NFL Lockout: Why We Should Feel Good About A New CBA Soon

WASHINGTON - MARCH 4: NFL Commissioner Roger Goodell speaks to reporters after an extra day of negotiations at the Federal Mediation and Conciliation Service building March 4, 2011 in Washington, DC. Representatives from the National Football League (NFL) and and National Football League Players' Association (NFLPA) agreed to continue to negotiate a collective bargaining agreement between players and owners for an additional seven days. (Photo by Brendan Smialowski/Getty Images)

Last week, the NFL owners and the Players Association struck two separate agreements to extend the deadline for the expiration of the Collective Bargaining Agreement until this Friday at 5pm Eastern. This was hailed as the first signs of the two sides FINALLY moving towards a compromise on the key issues that divide them when trying to iron out a new CBA for the 2011 season and beyond.

All throughout this process, the group that's kind of been left twisting in the wind is us, the fans. Even though our tax dollars pay for the stadiums these owners and players use to generate their $9 billion in TV revenue, the only time the 'voice of the fan' has been heard throughout this process was when Judge Doty ruled that the owners had not re-negotiated their TV deals 'in good faith,' and thus the millions in revenue they were hoping to get, regardless of a lockout, is now in limbo.

Now, I say Doty's decision is part of the 'fan voice' because Doty is a federal judge, and government (in general) is a tool of, by, and for the people. And, from everything I've read and seen, fan's are happy with Doty's logic and judgment in his ruling against the owners.

All that said, after the Doty ruling, and after the two sides agreed to two separate extensions, for the first time there is real hope a new CBA will get signed before this Friday. After the jump, we discuss reasons why there is hope.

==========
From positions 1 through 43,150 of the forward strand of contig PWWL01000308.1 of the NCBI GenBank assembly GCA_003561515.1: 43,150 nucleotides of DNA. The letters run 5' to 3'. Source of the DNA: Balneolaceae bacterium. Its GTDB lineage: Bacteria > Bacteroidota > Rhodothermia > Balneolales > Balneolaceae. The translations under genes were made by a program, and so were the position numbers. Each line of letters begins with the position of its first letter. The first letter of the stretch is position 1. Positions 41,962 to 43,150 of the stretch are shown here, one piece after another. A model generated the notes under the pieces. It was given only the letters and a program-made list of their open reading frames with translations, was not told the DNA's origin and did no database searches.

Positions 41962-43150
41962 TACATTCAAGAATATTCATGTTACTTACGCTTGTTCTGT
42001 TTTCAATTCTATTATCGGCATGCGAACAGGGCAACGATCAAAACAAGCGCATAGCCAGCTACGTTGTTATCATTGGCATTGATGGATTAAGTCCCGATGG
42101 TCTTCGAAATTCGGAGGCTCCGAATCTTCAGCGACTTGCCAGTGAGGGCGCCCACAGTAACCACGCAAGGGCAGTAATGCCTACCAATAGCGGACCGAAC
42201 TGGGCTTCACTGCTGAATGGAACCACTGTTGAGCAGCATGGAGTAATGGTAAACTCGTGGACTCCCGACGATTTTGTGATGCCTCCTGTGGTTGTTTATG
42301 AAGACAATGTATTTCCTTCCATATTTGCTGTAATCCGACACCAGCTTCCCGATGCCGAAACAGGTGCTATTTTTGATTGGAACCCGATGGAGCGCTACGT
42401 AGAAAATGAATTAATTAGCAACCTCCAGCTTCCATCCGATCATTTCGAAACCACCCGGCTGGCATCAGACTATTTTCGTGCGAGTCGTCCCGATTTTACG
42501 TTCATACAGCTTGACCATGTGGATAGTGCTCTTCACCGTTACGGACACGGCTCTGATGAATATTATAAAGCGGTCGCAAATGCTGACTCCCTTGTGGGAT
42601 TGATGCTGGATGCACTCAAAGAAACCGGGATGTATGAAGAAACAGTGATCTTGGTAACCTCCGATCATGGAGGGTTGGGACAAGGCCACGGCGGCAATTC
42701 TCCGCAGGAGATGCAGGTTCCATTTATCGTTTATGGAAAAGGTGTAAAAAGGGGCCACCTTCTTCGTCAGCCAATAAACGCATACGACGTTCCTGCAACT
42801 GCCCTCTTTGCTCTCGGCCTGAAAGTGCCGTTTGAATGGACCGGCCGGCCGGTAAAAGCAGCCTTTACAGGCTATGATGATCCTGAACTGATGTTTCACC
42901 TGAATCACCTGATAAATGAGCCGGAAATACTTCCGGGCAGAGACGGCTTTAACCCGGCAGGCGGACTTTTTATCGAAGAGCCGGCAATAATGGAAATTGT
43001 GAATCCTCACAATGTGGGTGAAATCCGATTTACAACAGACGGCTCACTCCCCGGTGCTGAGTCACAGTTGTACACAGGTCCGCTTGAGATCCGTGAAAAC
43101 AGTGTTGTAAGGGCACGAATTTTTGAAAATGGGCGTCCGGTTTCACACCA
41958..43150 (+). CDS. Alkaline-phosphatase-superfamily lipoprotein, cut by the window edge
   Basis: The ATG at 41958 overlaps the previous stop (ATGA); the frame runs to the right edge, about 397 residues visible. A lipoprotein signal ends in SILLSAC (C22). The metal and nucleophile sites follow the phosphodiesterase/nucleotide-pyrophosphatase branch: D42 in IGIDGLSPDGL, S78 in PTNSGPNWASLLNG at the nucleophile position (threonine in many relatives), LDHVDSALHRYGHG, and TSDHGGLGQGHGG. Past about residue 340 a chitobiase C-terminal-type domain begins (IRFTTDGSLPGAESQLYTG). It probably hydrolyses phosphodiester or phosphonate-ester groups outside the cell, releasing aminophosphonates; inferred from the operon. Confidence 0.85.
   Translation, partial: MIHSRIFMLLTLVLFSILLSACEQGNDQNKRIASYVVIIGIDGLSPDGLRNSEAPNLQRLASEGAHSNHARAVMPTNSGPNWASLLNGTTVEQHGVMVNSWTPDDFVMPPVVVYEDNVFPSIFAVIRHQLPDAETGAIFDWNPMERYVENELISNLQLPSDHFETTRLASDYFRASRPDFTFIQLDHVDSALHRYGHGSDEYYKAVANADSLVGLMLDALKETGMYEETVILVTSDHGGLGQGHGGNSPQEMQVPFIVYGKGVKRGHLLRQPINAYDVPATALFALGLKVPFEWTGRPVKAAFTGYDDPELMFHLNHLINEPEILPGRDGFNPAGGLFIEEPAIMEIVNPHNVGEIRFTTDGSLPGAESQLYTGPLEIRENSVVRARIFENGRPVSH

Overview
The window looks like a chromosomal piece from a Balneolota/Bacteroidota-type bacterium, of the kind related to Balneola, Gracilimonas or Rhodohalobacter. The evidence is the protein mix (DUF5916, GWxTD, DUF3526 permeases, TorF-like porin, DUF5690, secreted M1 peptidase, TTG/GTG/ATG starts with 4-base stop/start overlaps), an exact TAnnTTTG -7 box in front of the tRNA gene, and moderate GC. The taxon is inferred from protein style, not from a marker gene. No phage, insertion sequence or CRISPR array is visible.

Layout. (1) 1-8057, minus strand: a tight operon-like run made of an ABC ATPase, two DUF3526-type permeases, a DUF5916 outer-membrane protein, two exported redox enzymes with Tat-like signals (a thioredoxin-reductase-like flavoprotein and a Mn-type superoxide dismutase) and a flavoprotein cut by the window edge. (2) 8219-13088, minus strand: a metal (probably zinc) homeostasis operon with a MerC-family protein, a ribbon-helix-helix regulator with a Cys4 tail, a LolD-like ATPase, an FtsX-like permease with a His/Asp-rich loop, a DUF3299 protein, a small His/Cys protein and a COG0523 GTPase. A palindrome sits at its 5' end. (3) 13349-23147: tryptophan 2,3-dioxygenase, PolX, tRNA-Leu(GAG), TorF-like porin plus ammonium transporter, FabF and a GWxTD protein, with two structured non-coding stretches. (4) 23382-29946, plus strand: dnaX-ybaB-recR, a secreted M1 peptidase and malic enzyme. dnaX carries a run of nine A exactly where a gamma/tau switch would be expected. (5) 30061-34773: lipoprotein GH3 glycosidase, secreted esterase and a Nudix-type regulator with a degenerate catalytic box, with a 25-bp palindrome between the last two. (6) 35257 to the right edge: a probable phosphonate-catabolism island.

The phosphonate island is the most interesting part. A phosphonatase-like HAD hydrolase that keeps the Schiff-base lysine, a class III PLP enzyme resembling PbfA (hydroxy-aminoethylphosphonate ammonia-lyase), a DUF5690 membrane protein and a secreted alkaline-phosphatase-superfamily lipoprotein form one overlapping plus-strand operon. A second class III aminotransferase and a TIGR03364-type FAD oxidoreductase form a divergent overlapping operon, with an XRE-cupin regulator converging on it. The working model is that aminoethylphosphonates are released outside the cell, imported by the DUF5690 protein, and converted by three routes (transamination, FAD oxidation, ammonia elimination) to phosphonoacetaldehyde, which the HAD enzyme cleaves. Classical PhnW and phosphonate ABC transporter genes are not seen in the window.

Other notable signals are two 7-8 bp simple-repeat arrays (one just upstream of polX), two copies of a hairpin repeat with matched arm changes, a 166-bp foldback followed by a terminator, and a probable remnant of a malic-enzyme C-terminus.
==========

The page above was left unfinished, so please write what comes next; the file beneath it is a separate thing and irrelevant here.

• With their TV revenue frozen, the owners are now much more motivated to get a deal done. Before, the prevailing notion was the owners didn't care if there was a lockout or not. Either way, they got their money. It was for this reason that folks like me, Colin, and Matt have been so staunchly anti-owner during this time. When we all heard that blowhard morons like Jerry Richardson were insulting Peyton Manning to his face at the negotiating table, Richardson was doing so knowing he'd get paid regardless of whether Peyton threw a pass in 2011 or not. After the Doty ruling, Richardson's bombastic decrees of 'we’re going to stick together and take back our league and [expletive] do something about it’ are now likely more subdued. People tend to shut up pretty quick when their money supply gets cut off.
  • With leverage, the players are now more likely to begin seriously bargaining. Having star players like Peyton Manning, Drew Brees, and Tom Brady involved was a smart decision. It puts the fans on the side of the players when they see their favorite guys 'on the front lines' of the negotiation.
  • It seems, on the surface, that Roger Goodell is starting to show some signs of leading the owners rather than being their sock puppet. Perhaps this is the result of the Doty decision, muzzling the blowhards like Richardson and Jerry Jones. Now, the adults can start taking charge.
  • While the sides are far apart on several critical issues, the rookie wage scale and the health benefits for retired players are likely two things the owners and players can agree on. The sticking point issues are likely the split of the $9 billion in revenue (players requested 50%, owners want more) and the 18 game season.
  • Of all of the issues, I personally think 18 game season is the biggest issue mainly because it's the hardest sell. No one wants an 18 game season except these greedy owners who, let's face it, are billionaires already and only want the two extra games just so they can bleed more cash out of us broke fans. The players don't want it for fear of increased injury (ask Austin Collie if he's jazzed about playing 18 games) and the fans don't want it because football is great as it is, and messing with it will only make it worse. But, the owners see dug in on this issue, and it's possible that, as a compromise, we will see a 17 or 18 game regular season in 2010 if a new CBA is reached by Friday.

Despite all the positive vibes surrounding the CBA, the two issues I haven't heard anyone discussing are the two things I've been worried about the whole time: Revenue sharing and salary cap. Without both, the NFL dies. Small markets like Green Bay would have no chance to win a Super Bowl, and the one element that sets our league apart from all others, parity, would cease to exist.

Hopefully, in the next few days, we'll get some positive information on those two related issues. In the meantime, here's to hoping these two factions work this thing out before Friday.

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